Highlight of the night goes to Soon (but of course it does!), after which the band close the show with the infamous extended white-noise middle eight madness of You Made Me Realise (see video clip below – it went on like this for 10 more minutes). It’s at this point that I’m particularly grateful for my earplugs.
With expectation riding so high, My Bloody Valentine can breathe a huge sigh of relief; that’s Meltdown well and truly conquered!
The Church and The Psychedelic Furs – Naomi
Meltdown gets off to a strong start with a short but impressive set from Aussie indie legends The Church, fronted by the mesmerising and intense Steve Kilbey, who proves he still has it with arena-style cavorting and (slightly scary) glaring. New songs are mixed with old, and their still-glorious Under The Milky Way is pushed gently aside by the equally goosebump-inducing, Who/Bowie-like Miami, which brings the set to a too-soon end. They’re on tour in the UK in the Autumn, looking forward to that.
Equally impressive are Psychedelic Furs, surely at the top of their game at the moment. From opening bars of Dumb Waiters through to the closing notes of Pretty In Pink, brothers Richard and Tim Butler hold the audience in thrall, whipping them into a frenzy whilst moving energetically around the stage, more than ably supported by possibly their best line-up ever – enigmatically cool Rich Good, legendary Amanda Kramer, dynamic Mars Williams and indispensable Paul Garisto. By the end of the set there’s a very narrow but frantic mosh in front of the stage, and people are clambering over the seats to get to safety. Brilliant start to what promises to be an amazing week.
Kaelan Mikla and Placebo – Naomi
Placebo’s support are a trio of lace-bedecked goth-girls from Iceland, and as soon as their dark wave throbbing synths kick in it’s clear why Robert Smith would like this band – Kalt in particular bears more than a passing resemblance to Cold. As industrial as Gary Numan, as howly as Bjork at her howliest, they are intriguing. An entire album of howling might be challenging, but there is talent here and it will be interesting to see how they develop their style.
Placebo arrive on stage to excited screams at the first few notes of Pure Morning. Everyone’s on their feet already, and will remain so for the duration – it’s a phenomenal opening. What follows is a set very much for fans – Nancy Boy and Every Me Every You don’t feature, but Without You I’m Nothing pleases everyone – plus we are treated to a convincing tribute of Let’s Go To Bed in the first encore. After more than 20 years together, Molko and Olsdal have matured but remain as in sync as ever, frequently exchanging glances and smiles. They are clearly much adored, the audience is in raptures, contrasting with the fairly stationary and emotionless band. The set feels slightly back to front – peaking early with Pure Morning and ending with the more sedate Running Up That Hill, but the fans leave smiling.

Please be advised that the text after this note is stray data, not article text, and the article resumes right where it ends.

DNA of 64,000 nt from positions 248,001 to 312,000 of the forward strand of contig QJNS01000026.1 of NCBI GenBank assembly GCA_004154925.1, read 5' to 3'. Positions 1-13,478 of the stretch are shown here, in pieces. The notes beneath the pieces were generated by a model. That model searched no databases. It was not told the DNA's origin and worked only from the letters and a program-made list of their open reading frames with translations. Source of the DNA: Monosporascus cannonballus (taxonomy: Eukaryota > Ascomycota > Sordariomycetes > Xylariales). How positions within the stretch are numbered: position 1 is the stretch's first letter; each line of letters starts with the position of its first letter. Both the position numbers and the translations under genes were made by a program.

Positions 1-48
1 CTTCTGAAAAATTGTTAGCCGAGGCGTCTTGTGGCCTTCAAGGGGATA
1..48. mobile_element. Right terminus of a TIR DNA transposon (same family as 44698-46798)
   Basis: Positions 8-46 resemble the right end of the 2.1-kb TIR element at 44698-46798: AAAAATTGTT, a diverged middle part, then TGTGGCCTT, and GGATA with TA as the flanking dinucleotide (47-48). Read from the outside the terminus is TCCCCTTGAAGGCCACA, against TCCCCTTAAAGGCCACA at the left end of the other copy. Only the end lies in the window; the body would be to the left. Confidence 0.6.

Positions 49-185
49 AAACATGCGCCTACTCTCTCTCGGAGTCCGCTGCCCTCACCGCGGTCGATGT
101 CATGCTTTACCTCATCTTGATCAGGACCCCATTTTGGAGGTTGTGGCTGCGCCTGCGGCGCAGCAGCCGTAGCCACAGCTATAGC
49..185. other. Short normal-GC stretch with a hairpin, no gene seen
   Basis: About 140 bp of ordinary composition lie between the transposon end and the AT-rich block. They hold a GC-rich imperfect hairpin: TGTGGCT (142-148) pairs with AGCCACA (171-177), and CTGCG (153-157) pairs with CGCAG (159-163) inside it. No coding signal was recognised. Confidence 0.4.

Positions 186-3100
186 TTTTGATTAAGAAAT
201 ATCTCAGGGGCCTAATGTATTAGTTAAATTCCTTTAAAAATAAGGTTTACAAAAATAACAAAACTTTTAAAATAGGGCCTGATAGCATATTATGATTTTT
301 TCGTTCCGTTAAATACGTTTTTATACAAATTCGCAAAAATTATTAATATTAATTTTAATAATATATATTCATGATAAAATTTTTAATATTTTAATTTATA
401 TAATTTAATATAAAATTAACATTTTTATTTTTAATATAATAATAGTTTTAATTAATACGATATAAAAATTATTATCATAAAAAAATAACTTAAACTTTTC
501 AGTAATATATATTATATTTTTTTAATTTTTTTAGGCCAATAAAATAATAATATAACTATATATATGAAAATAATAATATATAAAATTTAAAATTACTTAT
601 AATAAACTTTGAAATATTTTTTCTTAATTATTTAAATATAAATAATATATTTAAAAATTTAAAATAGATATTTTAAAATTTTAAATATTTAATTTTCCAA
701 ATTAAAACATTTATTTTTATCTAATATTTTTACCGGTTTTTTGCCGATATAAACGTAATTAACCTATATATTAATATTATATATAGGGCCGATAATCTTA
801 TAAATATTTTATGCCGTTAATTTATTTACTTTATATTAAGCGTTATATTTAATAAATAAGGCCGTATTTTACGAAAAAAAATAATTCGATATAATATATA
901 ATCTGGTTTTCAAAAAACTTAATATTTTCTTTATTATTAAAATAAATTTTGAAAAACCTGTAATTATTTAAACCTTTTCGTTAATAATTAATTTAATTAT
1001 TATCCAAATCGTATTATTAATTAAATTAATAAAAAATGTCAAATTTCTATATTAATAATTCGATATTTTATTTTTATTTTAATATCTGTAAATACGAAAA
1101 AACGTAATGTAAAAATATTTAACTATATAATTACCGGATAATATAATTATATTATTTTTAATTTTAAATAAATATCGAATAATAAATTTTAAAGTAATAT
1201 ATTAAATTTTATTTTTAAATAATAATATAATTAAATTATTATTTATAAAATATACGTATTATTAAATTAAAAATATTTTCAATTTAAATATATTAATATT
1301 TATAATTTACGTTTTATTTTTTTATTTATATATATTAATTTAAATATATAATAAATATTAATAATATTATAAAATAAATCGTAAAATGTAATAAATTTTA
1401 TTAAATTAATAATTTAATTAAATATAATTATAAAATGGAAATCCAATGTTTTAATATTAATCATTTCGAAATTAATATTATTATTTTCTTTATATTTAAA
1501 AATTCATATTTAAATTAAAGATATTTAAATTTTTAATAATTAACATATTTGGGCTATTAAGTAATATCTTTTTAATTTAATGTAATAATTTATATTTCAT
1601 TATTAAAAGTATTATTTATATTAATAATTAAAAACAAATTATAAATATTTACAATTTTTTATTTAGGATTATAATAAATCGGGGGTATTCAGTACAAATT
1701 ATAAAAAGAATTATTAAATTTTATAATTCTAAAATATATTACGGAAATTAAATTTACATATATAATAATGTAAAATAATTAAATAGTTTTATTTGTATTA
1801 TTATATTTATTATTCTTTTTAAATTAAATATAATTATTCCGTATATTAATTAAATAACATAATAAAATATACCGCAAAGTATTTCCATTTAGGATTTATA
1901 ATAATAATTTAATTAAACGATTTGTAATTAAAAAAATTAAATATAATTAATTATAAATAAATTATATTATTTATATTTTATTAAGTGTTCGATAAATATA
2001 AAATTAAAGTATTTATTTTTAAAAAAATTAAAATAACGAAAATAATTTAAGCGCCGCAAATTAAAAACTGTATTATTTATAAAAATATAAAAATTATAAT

The Cure – Naomi
It might have gone unnoticed by some, but the past few months have been fairly exhausting for Cure fans. First the obscure tweets from ex-member Lol Tolhurst and videographer Tim Pope alluding to forthcoming “projects” – but saying no more. Given 2018 marks 40 years of the Cure, these messages caused inevitable ripples amongst the Cure-fan community. Soon after came announcements of the release of Torn Down for Record Store Day, plus a one-off anniversary concert in Hyde Park, billed as “the only European show of 2018”. After a couple of years of near radio silence, announcements like this bring a mixture of elation and anxiety – a promise of (almost) new material at long last AND a chance to hear them live again – but oh god the stress of queueing, whether outside record shops or online for tickets, the sheer fear of not getting the prize.
For some of us, Cure-stress replaces elation pretty quickly… Somewhere in the dazed fug, we register that Tim Pope is making a special anniversary film about them. Okay, so that’s a record, a concert AND a film now. Sleep is sacrificed, queues are conquered, records and tickets bought. And THEN, the news that Robert Smith will curate the Meltdown Festival at Southbank. Holy shit, how good is THIS going to be. As the bands are announced, the excitement builds – Placebo, Psychedelic Furs, Deftones, Libertines, Manic Street Preachers, Suzanne Vega, so many more fantastic bands – plus Nine Inch Nails and My Bloody Valentine, neither of whom have played in years. As time goes on, the schedule fills and a glaring gap remains on the last day – the penny starts to slowly drop, even though we know that Hyde Park is “the only European show of 2018”. In a Radio 6 interview Robert Smith admits that he finds himself in a bit of a pickle, and confirms he will be playing along with “four curious friends”… This is the big one – an intimate show, almost definitely The Cure, for just under 3000 people. I would love to say the ticket purchasing was seamless and dignified – it certainly would be for those treated nicely by the website and not thrown out from the front of the queue twice. I’m not bitter about sitting at the back. Honest.